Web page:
Comparing social justice hashtags in #Ferguson and #LaComay

The hashtags Ferguson and LaComay pertain to two different communities, being the Black and Latino community respectively. Even though they are primarily an interest to two different groups of people they share a commonality in the issue and the fashion of addressing the issue. Ferguson ,being the incident where a white police officer shoots and kills an unarmed black teenager named Mike Brown, and LaComay, a puppet commenting on that Jose Enrique died due to living a sexually promiscuous lifestyle, stirred up a revolution on social media. Both of these incidents use Social Media as a platform to collaborate and act upon. I looked at different posts under these hashtags, comparing and contrasting their activism on social media.

Looking at # LaComay  I realize that most of the comments are around the time of the incidence being Decmber 2012-January 2013. This is the Time Frame of the hashtags I will look at. Many people hashtagged the Daily Show and how it brought up LaComay without exposing the recent event of the shows racist comments. This exposes the fact that  media doesn’t give the most revealing story on an incident or may not even catch on to the racism that’s inherent in its culture. Media’s underestimation of the incident is one of the reasons why it is so highly present on social media. There is also a hashtag commenting on the incident, linking participants to #boicotlacomay which is a page made in effort to end the show. This is more of a motivational comment , enlightening people to take action as activists. As a mass of people joined this group a collectiveness of activism was encountered with videos of protests being posted and companies cancelling their sponsorships of the show. Four days after the incident AT&T posted a comment on Facebook announcing their withdrawal from sponsoring the show in response to the vast request of the public.

This portrays the power that social media has not only in continuing activism but giving birth to activism. ” The internet has the capacity for actually creating – not just enhancing – political activism in Latin America” (Harlow,  2011). Summer Harlow ,through her research on what role social media played in the Guatemalan community, portrays how social media has the capability of  sparking activism. I also came across a hashtag containing an article titled : “Did Puerto Rico’s Social Media just Slay La Comay?” The article has a picture of the puppet with a red X mark over it. This article summarizes the events that took place throughout the incident leading to ending the show. During the week of the homophobic comment made on the show a group “Boicot La Comay” was made on both Facebook and Twitter. Within a few days the group contained 40,000 people. During that same week companies started pulling their ads from the show. And this continued until a vast amount of companies pulled their ads receiving positive comments from the public, whereas those that didn’t received persistent requests. This action persisted until January 9th when a spokesperson confirmed their show was cancelled due to Kobbo Santarrosa’s resignation from WAPA TV right before taping another show.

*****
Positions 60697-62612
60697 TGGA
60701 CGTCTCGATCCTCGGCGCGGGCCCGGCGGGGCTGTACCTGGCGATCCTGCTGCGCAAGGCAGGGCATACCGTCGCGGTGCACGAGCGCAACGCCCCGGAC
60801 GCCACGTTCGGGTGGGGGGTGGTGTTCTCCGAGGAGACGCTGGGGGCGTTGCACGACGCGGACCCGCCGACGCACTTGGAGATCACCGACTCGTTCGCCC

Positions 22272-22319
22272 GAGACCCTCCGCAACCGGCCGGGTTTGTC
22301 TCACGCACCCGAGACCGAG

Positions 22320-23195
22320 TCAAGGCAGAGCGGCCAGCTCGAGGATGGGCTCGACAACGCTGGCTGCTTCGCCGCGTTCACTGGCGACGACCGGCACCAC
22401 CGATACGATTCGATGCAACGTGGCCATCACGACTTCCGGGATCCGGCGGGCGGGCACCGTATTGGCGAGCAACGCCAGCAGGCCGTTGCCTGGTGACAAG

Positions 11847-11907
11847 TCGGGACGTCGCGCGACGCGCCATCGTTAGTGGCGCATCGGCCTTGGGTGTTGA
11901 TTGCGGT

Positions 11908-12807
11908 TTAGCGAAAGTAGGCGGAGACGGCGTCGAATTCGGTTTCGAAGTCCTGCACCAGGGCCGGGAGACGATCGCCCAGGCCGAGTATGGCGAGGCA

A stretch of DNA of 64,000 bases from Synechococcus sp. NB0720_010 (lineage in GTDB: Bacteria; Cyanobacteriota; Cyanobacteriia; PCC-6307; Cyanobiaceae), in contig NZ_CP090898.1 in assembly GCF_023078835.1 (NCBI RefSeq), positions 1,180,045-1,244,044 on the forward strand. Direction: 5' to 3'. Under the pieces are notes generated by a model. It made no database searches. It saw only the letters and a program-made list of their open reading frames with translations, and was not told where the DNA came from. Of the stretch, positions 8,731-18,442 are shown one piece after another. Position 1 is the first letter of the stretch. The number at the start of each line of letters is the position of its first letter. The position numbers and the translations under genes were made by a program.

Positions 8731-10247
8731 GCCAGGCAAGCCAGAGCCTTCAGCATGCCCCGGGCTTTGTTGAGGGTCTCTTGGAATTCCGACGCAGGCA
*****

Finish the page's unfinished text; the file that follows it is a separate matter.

I have also looked at #Ferguson that is of relevance to the black community. On August 9, 2014 a white police officer killed an unarmed black teenage boy named Michael Brown in Ferguson Missouri. The incident has become highly present on social media with efforts to bring justice for Michael Brown. I have looked at hashtags that emerged at the wake of the incident being August 9th until September. The first hashtag was by a young black male named Sean S. Turner on August 9th who stated : “Police stop killing our young black men……Justice for Mike Brown”. On August 10th there were many hashtags, one of which linked to a news article and another had a picture of  five people protesting in Denver. Progressively after August 10th there have been pictures posted of a group of people praying at the site and more protests. Information about campaigns about supporting both the victim and the officer have been posted.  A Michael Brown Memorial Fund has  raised $130,842 during eight days meanwhile Support Officer Darren Wilson campaign has raised $151,257 after only three days! Where is the justice in that? There were successive posts on protest called Hands Up which were protesting the innocent death of Mike Brown as well as many other innocent deaths of black men. There was a post of a banner called Stolen Lives which had all the victims of racial profiling that were killed. There were also a lot of posts on police brutality such as spraying gas on nonviolent protesters. The hashtags on #Ferguson created a community centered on fighting the racial injustice inherent in the system.